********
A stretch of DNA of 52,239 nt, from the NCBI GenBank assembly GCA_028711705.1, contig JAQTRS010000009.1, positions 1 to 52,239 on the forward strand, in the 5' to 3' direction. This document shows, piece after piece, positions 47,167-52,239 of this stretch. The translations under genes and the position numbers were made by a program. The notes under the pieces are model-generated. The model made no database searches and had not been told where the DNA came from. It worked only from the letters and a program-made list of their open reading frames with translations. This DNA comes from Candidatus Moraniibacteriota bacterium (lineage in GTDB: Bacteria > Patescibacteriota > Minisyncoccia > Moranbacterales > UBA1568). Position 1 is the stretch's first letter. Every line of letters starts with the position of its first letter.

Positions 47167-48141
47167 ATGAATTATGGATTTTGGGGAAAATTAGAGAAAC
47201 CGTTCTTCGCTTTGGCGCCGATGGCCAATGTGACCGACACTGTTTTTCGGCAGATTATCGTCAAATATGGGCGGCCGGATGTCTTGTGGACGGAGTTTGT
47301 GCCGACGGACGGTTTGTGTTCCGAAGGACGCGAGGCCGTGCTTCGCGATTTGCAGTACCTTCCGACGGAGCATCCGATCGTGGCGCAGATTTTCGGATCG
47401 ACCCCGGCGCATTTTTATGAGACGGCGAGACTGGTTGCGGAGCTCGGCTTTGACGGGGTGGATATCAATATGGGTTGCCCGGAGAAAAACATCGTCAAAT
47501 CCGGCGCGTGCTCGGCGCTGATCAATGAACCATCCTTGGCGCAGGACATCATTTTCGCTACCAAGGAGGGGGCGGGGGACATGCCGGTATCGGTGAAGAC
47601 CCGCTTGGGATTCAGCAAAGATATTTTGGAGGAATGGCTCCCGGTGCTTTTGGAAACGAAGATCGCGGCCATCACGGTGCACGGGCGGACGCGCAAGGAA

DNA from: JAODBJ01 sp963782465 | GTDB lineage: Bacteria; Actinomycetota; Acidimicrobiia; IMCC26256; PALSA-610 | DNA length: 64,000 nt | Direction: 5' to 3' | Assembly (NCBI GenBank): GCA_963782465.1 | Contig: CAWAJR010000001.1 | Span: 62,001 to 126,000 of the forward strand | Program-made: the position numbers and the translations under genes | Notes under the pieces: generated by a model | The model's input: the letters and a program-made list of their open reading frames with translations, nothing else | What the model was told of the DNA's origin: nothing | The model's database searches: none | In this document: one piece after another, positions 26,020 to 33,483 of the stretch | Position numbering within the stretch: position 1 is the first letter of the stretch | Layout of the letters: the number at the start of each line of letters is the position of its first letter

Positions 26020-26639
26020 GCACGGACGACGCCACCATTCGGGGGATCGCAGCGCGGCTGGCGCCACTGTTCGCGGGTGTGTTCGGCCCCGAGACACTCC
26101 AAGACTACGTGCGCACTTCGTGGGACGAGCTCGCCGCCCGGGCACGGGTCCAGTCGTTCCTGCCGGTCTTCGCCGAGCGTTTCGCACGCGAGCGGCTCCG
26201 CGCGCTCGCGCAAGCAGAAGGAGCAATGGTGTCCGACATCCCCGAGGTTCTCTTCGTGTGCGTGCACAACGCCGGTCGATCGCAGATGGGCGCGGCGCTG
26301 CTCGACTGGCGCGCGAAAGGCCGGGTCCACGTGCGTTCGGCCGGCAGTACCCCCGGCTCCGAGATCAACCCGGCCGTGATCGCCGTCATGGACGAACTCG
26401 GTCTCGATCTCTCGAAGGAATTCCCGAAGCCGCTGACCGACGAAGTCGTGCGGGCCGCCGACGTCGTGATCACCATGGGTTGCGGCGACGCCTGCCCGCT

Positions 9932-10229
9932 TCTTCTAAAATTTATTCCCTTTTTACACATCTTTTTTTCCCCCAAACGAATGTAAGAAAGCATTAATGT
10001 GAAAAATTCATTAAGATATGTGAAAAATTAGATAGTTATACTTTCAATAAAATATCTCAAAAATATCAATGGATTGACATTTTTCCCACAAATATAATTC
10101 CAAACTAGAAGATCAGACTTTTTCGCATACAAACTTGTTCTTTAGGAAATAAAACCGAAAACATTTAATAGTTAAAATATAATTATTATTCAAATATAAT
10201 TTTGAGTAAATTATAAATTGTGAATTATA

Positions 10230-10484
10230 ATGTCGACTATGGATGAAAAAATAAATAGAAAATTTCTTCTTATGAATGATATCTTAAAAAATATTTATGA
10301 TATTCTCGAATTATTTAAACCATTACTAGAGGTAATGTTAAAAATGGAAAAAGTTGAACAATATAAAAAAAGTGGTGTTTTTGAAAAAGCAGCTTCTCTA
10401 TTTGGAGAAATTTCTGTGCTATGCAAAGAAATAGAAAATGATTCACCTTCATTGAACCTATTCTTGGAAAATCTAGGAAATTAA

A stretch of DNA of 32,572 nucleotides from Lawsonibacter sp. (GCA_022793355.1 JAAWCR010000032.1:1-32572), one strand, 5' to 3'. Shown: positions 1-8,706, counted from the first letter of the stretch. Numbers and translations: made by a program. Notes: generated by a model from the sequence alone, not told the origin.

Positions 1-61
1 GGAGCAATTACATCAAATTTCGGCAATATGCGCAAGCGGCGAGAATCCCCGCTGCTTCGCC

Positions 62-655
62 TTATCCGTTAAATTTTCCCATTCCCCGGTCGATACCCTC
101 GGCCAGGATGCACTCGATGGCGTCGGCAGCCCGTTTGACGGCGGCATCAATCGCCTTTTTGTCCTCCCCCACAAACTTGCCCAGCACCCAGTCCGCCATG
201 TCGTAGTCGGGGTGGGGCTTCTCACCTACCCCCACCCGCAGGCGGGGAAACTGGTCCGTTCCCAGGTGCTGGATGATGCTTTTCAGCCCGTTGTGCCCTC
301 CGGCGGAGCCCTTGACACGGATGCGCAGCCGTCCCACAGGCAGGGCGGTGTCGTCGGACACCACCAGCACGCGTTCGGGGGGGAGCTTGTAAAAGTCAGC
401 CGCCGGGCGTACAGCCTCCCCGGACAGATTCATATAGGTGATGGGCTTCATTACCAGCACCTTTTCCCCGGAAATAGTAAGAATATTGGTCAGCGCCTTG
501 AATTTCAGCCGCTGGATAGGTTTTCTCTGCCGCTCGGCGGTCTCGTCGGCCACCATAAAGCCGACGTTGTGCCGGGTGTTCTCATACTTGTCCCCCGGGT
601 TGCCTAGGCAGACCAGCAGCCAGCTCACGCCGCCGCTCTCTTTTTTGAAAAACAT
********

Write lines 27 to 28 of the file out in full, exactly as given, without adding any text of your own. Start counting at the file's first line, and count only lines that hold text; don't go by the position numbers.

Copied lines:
1 GGAGCAATTACATCAAATTTCGGCAATATGCGCAAGCGGCGAGAATCCCCGCTGCTTCGCC

Positions 62-655